Reyes' Opening Statement at FISA Hearing
by NPT Staff
Posted on September 20, 2007
Today the Committee will receive testimony from the Director of National Intelligence -- Michael McConnell -- and the Assistant Attorney General for National Security -- Kenneth Wainstein -- concerning the Foreign Intelligence Surveillance Act and the recently enacted legislation that expanded the Administration’s surveillance powers, the Protect America Act, or the PAA.
We are here today to discuss this legislation and deal with one of the critical issues of our time – the need to balance measures intended to protect the homeland with preserving civil liberties. Getting this right is fundamental to the proper functioning of this great democracy, and I believe that Congress must do everything it can to give the Intelligence Community what it needs to protect America, while ensuring that we do not abandon the fundamental principles of liberty that underpin the Constitution.
For more than 200 years we have managed to have both liberty and security, and I intend to do my part to ensure that we continue to maintain this careful balance for years to come.
This brings me to the recent modifications to FISA Congress passed on the eve of our August recess – legislation that I believe alters the precious balance between liberty and security in an unnecessary and dangerous way.
I want to begin by setting the record straight about the concerns that have been raised over the expansive scope of the new law. There has been a lot of rhetoric from the Administration and some in Congress suggesting that critics of the new Act are placing the rights of foreigners and terrorists abroad before the need to protect America.
Our position shouldn’t be characterized as seeking to protect the rights of foreigners. Our concerns are about protecting the rights of Americans, not foreigners abroad. Thus we are concerned for the privacy rights of Americans who may happen to be communicating with someone abroad.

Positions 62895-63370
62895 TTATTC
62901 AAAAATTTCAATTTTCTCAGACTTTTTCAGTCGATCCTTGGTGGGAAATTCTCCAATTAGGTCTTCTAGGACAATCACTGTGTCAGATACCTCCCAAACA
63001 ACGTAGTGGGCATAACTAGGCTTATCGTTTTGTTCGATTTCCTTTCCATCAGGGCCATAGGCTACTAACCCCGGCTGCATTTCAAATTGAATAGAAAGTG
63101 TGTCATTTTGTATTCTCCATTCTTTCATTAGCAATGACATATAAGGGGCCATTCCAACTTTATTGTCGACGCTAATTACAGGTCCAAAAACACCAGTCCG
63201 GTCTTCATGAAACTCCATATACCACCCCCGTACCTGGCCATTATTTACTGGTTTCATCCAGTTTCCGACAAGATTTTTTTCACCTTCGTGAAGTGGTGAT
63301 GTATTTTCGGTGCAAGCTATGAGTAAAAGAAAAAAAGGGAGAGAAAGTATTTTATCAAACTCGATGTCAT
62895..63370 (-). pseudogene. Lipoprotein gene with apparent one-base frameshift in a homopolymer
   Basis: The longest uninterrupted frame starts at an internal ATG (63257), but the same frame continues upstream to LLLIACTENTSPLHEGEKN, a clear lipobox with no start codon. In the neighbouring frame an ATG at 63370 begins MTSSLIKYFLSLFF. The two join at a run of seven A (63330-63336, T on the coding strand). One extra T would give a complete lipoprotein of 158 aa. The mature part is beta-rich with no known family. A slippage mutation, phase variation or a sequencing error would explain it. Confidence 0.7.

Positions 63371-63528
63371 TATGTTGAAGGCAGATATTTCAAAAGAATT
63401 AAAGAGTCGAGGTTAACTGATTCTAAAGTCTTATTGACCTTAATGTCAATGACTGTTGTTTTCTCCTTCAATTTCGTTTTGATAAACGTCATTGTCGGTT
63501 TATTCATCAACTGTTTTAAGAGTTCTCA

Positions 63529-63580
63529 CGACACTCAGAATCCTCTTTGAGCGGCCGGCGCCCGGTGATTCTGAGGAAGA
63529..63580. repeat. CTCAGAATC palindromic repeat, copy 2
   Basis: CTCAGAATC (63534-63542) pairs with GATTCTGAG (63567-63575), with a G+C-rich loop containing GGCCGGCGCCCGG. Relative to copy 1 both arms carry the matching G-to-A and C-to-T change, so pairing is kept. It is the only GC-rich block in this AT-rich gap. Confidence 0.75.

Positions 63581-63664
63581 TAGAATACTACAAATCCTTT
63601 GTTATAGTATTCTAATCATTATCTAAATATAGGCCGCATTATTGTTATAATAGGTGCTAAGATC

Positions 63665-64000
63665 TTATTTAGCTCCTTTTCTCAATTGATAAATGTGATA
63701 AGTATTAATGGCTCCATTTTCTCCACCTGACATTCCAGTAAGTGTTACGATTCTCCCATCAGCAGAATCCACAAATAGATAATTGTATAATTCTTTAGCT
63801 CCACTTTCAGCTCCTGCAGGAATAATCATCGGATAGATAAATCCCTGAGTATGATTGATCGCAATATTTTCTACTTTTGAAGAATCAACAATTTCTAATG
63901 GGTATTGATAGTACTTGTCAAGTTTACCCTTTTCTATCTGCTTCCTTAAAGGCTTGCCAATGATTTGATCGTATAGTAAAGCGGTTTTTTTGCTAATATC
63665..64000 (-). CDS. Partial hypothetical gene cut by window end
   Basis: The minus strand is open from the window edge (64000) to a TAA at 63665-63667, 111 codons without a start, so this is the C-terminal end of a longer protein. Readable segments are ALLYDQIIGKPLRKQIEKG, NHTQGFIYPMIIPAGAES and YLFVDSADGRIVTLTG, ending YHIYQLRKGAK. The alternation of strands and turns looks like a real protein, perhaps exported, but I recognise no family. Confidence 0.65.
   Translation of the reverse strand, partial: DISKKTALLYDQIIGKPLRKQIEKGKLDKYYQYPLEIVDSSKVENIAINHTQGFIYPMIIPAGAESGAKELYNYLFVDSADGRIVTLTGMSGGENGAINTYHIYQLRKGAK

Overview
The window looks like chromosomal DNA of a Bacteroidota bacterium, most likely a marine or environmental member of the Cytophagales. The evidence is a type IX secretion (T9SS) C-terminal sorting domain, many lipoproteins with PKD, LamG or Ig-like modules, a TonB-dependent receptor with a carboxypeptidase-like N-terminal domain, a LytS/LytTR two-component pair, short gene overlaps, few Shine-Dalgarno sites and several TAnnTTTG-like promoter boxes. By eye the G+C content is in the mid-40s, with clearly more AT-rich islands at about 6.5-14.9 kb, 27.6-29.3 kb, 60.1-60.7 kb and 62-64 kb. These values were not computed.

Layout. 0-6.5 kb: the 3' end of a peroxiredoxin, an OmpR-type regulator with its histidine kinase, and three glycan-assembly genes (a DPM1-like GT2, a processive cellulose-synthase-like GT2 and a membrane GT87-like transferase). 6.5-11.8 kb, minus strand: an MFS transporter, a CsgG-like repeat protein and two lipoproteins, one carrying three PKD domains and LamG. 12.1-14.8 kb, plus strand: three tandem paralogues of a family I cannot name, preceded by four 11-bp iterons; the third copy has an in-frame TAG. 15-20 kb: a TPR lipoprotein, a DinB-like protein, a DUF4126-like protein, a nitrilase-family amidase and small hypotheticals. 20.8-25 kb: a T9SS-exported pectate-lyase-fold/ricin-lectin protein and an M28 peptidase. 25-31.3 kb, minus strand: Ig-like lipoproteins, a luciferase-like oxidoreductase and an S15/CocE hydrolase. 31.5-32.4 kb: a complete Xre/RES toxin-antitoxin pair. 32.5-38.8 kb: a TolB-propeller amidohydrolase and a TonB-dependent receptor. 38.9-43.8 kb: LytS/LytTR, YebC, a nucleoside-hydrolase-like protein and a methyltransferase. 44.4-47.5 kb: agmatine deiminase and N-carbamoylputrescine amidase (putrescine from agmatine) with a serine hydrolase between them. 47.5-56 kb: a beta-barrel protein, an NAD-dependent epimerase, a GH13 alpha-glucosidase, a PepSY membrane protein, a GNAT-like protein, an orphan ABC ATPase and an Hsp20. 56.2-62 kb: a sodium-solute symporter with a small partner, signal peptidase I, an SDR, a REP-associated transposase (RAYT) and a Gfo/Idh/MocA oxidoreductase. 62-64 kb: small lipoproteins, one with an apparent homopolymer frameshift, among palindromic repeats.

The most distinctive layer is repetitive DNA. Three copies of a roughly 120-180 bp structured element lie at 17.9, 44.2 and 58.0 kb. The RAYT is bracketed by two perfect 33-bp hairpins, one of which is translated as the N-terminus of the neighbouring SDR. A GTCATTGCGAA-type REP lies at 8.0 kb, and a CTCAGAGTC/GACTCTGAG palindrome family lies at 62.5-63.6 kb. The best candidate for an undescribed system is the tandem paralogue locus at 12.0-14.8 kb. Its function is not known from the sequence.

To be clear, when a doctor living in Los Angeles calls a relative living abroad, I am concerned about her rights.
When a soldier serving in Iraq or Afghanistan emails home to let his family know that he made it back from his latest mission, I am concerned about his rights and the rights of his family.
But, under the new law, we have allowed the government to intercept these calls and these emails without a warrant and without any real supervision from the judicial branch. In doing so, we have unnecessarily put liberty in jeopardy by handing unchecked power to the Executive Branch.
I say unnecessarily, because there was no need to do it this way. There was an alternative, but the Administration torpedoed it.
Let me explain:
In late July, the Director of National Intelligence came to us and identified a specific gap – he described it publicly as a “backlog” – with respect to the FISA process that he claimed had placed the country in a heightened state of danger.
At first, he said he needed two things – (1) a way to conduct surveillance of foreign targets in a block, without individual determinations of probable cause; and (2) a way to compel communications carriers to cooperate. We gave him both.